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1 hour ago, bigmachine said:

I had given up on checking for B26, but I knew something was up when I was able to have several really long conversations while driving using VoLTE and the calls didn't drop.

Now it seems like my phone is parked on B26 -- which probably isn't a great thing since it hasn't been optimized yet.

Check this out:

More B26 sites coming soon....

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For the first time I noticed some small cells in West L.A. So far, the parts of the city that have multiple deployments include: Koreatown, parts of Hollywood, NoHo and now West LA. There's probab

1x800 in Hawaiian Gardens! As close as I have seen to SBC so far. Might just be testing because it keeps going back and forth to 1xRTT.

Brand spanking new small cell 

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On 12/13/2018 at 8:40 PM, RedSpark said:

Check this out:

More B26 sites coming soon....

I had B26 in the Brea area last week for a few days. Not it's gone. At I get -125 on B25 if I am lucky. I even got good speeds. I miss it already.

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Visited Los Angeles this past weekend and T-Mobile's network left a lot to be desired in most of the areas I visited, especially their 5G network. I spent the most time in West Hollywood, Santa Monica, Venice, Universal Studios. I visited other places but not long enough to give a good summary of network performance.

  1. LAX: According to Cellmapper there are three T-Mobile macro sites that serve the airport specifically. That means that outdoor signal and speeds are great, but inside the terminal both signal strength and speeds dropped off significantly the further away from the site you were. Unfortunately, it looks like there is no T-Mobile DAS in the airport, or at least in Terminal 5 where I was. Luckily the terminal did have one of those Passpoint WiFi networks that your phone connects to automatically so I was still able to use my phone. This is in comparison to JFK which has one macro site that serves the airport but has a separate DAS in each terminal so signal strength and speeds are phenomenal both inside and outside the airport. It was definitely a shock going from 200Mbps indoors on LTE at JFK to barely being able to load directions to my car rental without WIFi at LAX.
     
  2. West Hollywood/Hollywood: It appears that T-Mobile has done the bare minimum in terms of 5G deployment to provide contiguous coverage here. There was virtually no n41 to be found. All 5G was Band 71 and it was so sparsely deployed that the network was very overburdened resulting in poor speeds. Additionally, the low signal strength of the 5G network meant that my phone was constantly switching to standalone mode to attempt to stay connected to 5G at the expense of losing LTE completely. Because it was so overburdened it was worse than NSA 5G or even LTE alone. As a result, I found myself having to put my phone in LTE only mode if I wasn't near a 5G site or if my phone didn't switch over to NSA 5G fast enough.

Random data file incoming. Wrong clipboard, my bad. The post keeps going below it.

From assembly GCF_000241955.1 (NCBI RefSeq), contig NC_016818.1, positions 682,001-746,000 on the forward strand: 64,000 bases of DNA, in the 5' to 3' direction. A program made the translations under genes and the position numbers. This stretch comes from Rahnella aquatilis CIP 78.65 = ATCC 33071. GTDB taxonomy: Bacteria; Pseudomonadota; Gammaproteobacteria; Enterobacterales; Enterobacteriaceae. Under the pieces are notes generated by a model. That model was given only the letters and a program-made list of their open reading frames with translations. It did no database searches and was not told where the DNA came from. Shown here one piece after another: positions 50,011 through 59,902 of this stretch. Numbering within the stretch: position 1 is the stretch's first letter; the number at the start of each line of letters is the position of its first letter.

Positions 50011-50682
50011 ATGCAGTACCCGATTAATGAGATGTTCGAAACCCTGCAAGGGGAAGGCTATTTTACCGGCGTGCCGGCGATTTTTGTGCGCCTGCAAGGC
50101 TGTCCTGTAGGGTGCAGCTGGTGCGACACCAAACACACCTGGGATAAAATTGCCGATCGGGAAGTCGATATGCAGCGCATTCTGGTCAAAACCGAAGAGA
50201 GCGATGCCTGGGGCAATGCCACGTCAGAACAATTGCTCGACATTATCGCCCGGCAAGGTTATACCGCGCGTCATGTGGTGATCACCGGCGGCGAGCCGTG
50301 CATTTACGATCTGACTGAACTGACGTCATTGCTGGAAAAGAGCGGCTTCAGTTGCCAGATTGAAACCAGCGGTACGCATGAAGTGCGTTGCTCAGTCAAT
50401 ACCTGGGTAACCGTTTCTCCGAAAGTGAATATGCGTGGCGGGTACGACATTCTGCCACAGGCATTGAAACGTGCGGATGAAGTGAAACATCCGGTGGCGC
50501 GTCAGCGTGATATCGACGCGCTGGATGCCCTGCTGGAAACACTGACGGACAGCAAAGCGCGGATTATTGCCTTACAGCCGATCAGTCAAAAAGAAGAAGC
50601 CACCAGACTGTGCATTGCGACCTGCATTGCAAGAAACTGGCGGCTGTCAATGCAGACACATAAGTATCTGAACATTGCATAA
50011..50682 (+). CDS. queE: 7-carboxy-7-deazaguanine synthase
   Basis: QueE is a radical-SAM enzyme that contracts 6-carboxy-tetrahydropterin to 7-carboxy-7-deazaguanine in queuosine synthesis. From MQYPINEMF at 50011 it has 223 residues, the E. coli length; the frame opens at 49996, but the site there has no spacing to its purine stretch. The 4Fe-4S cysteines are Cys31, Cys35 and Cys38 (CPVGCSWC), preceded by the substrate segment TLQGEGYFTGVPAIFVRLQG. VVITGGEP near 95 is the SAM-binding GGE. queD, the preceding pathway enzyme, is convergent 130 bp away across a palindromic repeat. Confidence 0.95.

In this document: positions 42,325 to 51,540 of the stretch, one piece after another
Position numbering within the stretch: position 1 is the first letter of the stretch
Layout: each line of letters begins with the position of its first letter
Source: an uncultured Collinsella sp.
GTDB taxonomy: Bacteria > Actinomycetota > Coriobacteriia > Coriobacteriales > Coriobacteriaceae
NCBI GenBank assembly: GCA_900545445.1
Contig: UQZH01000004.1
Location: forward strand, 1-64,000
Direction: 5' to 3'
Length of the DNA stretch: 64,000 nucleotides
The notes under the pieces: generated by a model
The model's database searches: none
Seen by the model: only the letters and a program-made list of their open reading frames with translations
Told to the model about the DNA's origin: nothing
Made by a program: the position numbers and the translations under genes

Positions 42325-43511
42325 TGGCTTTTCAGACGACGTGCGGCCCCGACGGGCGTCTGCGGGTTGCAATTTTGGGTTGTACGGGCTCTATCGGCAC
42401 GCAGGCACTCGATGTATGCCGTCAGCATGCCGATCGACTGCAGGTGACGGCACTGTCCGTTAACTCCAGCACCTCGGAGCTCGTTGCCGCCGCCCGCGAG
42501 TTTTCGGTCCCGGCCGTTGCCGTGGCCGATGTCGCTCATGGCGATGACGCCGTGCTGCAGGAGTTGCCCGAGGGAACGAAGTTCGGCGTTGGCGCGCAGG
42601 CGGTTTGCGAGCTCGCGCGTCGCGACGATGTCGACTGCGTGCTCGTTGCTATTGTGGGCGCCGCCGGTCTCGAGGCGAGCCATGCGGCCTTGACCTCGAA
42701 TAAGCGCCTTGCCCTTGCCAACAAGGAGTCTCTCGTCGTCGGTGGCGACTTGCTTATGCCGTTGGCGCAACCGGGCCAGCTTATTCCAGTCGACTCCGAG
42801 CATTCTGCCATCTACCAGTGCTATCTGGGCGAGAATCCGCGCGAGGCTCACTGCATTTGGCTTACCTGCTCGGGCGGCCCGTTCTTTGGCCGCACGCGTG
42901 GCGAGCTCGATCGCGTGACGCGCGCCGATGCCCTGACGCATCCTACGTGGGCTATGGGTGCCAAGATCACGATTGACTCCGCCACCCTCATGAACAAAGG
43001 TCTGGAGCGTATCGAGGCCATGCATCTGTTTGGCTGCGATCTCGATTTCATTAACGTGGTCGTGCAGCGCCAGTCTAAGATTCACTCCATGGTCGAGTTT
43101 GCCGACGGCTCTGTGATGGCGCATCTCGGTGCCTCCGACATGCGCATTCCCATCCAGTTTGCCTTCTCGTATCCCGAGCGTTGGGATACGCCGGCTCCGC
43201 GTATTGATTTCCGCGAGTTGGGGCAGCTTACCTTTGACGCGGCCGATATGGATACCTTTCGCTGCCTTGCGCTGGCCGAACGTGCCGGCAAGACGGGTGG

3. Santa Monica: I can't speak for the entire city of Santa Monica, just the waterfront but this was the first place I went where T-Mobile's network performed decently everywhere I went. Speeds were great on 5G thanks to n41 on the site near Santa Monica Pier and they also had a bunch of oDAS sites littered throughout the area. I'd catch my phone dropping down to LTE frequently when I'd get near them but speeds remained high.
     
  4. Venice: Great once again. I visited the beach and the canals. This was the first time that I actually spotted the physical n41 antenna. I believe Los Angeles is at 100MHz for n41 but they're limited by the same backhaul restrictions that I've seen in NYC. Near the site I was able to get about 600Mbps down but over 130Mbps up which was super impressive. I also encountered a few oDAS sites out there that would cause my phone to drop 5G in favor of LTE but they all performed well much like in Santa Monica.
     
  5. Universal Studios: This area was LTE only because it's fed virtually entirely by a network of small cells littered throughout the entire studio/theme park. Having this dedicated small cell network meant having great speeds inside and out almost everywhere. Speeds of 100-200Mbps were common. Eventually T-Mobile will have to upgrade these to support 5G though.
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21 hours ago, Paynefanbro said:

Visited Los Angeles this past weekend and T-Mobile's network left a lot to be desired in most of the areas I visited, especially their 5G network. I spent the most time in West Hollywood, Santa Monica, Venice, Universal Studios. I visited other places but not long enough to give a good summary of network performance.

  1. LAX: According to Cellmapper there are three T-Mobile macro sites that serve the airport specifically. That means that outdoor signal and speeds are great, but inside the terminal both signal strength and speeds dropped off significantly the further away from the site you were. Unfortunately, it looks like there is no T-Mobile DAS in the airport, or at least in Terminal 5 where I was. Luckily the terminal did have one of those Passpoint WiFi networks that your phone connects to automatically so I was still able to use my phone. This is in comparison to JFK which has one macro site that serves the airport but has a separate DAS in each terminal so signal strength and speeds are phenomenal both inside and outside the airport. It was definitely a shock going from 200Mbps indoors on LTE at JFK to barely being able to load directions to my car rental without WIFi at LAX.